Monday, March 31, 2008

How Elizabeth Gilbert Sold One Million Copies of Her Book

I had the great O-MI-GOD kind of privilege yesterday to hear the New York Times Best Selling author, Elizabeth Gilbert speak at UCSB as part of their phenomenal Arts & Lectures series.

In case you were recently hijacked and forced to live in absolute seclusion for the last year (not like that's a bad thing), you might have missed hearing about the incredible success of Liz Gilbert's memoir entitled Eat, Pray, Love that has been on the Bestseller List for 60 weeks. Wow. Yeah, that's what I think, too.

She lectured for about a half an hour about writing process, which I loved, and then turned it over to the audience for questions. This always makes me a little anxious because people can ask the corniest, most embarrassing things. And for some reason, I feel completely responsible for every inane thing that might come out of a fellow audience member's mouth. Like I'm the room monitor and Liz might hold it against me if someone says something truly stupid.

But the audience behaved itself quite nicely-- save for the guy that asked for her phone number. My favorite question to her was about intention vs. impact. A man asked her what the "size" of her intention was when she started her book. Did it match the impact? I knew that she had sold the book proposal for her memoir before she made the trip to the "I" countries-- Italy, India, Indonesia. She'd spent her advance money traveling and supporting herself for the year.

Her answer surprised a lot of us. She said she wrote that book for one reader-- her friend, Darcy, who was going through a hard time. Liz thought Darcy would benefit from hearing what she had learned about living. She said, the book could actually start out "Dear Darcy" and end "Love, Liz". She credited her younger sister, Catherine Murdock Gilbert, a young adult author, who had given her this sage writing advice. Write to one reader.

Know exactly who you are writing to, and stay with them. If you are focused on just one person, it will help you to know what to leave in and what to keep out. For example, Liz started to ask herself at some point in the book if she needed to explain yoga, then remembered that Darcy wouldn't need that. She moved right on.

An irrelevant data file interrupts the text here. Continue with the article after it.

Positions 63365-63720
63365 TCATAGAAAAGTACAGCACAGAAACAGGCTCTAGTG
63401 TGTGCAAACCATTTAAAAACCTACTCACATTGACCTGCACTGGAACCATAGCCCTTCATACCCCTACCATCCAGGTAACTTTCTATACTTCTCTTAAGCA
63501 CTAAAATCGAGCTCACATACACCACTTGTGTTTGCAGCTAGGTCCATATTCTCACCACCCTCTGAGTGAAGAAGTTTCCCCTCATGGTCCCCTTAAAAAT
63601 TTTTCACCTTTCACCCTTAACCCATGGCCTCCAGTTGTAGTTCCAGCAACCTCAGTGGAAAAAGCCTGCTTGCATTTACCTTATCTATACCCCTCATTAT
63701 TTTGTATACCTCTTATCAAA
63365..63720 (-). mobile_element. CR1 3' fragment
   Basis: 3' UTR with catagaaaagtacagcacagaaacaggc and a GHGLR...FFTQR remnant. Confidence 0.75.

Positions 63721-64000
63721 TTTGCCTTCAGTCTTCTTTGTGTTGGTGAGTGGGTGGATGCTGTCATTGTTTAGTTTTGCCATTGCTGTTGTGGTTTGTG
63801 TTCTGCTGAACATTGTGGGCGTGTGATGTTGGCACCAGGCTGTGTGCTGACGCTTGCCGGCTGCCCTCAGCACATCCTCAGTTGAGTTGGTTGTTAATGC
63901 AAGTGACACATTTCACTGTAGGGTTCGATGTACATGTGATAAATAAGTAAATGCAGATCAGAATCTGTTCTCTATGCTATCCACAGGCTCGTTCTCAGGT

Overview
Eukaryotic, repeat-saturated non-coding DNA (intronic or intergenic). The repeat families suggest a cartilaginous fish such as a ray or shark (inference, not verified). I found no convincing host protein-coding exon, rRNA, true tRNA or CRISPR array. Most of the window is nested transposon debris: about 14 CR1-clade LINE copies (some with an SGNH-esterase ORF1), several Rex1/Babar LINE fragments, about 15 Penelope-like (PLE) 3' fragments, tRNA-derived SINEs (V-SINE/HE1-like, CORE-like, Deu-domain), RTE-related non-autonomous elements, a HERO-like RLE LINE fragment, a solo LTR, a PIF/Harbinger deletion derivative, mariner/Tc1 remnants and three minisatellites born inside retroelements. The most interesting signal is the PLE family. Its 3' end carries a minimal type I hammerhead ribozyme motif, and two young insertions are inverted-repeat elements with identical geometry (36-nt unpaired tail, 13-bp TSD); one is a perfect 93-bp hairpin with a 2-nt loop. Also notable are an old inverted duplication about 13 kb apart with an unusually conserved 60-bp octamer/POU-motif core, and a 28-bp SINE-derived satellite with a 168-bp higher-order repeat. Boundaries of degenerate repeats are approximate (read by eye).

In addition to "one reader" being strong writing guidance, it is powerful marketing advice as well. Liz Gilbert could have put the intention and pressure on herself to write a bestseller. But, she didn't. She wrote the best book she could to help a friend, and in doing so, wrote from an authentic place inside of herself. That naked, honest voice attracted ONE MILLION readers.

I was inspired by Robin's post last week about the Butterfly Effect and I think this dovetails with that. Yes, for god's sake, we all want to be phenomenally successful, great writers and strong promoters of our work. But there is enormous power in doing one thing-- one butterfly flapping their wing. One author speaking to one reader.

I also loved that in the middle of her lecture, Liz Gilbert took a moment to promote her sister's work. There will probably be a significant spike in the sales of Dairy Queen while she is on tour.
But her celebrity aside, that was one writer talking up one book. That's how it gets done.

The power on ONE. Take heart, friends--

Best,
Mary Hershey

10 comments:

Terry P. said...

Oooo, I LOVE this advice, Mary! Write to one reader. So simple. So do-able. Thanks so much for sharing.

Robin LaFevers said...

Oh Mary, how envious am I that you got to hear Liz Gilbert!!

And I love, love, love her message: write to one reader. So simple and yet so powerful. She is a terrific example to us all! Thanks for reporting back to us!

Devin said...

I just wonder what would happen if everyone simply communicated to just one person instead of trying to be all things to all people.

Liz Gilbert, funny, but with a simple and powerful message.

I can see it, Mary and Robin on the stage at UCSB's Campbell Hall.

TadMack said...

Thanks. This is worth hearing and worth sharing.

Mary Hershey said...

Tad, welcome to SVP! Glad to have you come by.

Devin, thanks for your vision... yeah, me and Robin and Campbell Hall. I'm loving that!

Hi, Terry! Looking forward to reading your April Fool's jokes over at Tina's.

Have a marvelous day, friends--
Mary

Jennifer J. Stewart said...

I adored DAIRY QUEEN and its sequel, THE OFF SEASON.

And I've given EAT, PRAY, LOVE to several Darcys of my own acquaintance.

Thanks for sharing your experience, Mary.

Becky Levine said...

One reader. My brain starts whirling. Who? Which one? What are they like? Is it me? Or someone I know? Or someone theoretical?

Yes, I could go nuts with this, but I'm going to try to slow down the mind cycles and really think about this for my WIP. I do so want my MC to have a strong I'm-talking-to you-voice, and I think the reader out there is a big component of it.

I had NO idea that Elizabeth Gilbert and Catherine Murdoch Gilbert were sisters, and I've read all their books. I don't think I would have ever made the connection, even though they're both brilliant.I think its the image of D.J. Schwenk going along with Elizabeth in Italy and Bali. Okay, scrubbing the yoga center floors, maybe...

Barbara Shoup said...

I love this advice--especially how writing for one person (as a gift to that person) can keep you focused and help clarify what needs to be in the book and what can be left out.

Shari said...

Thanks for this!

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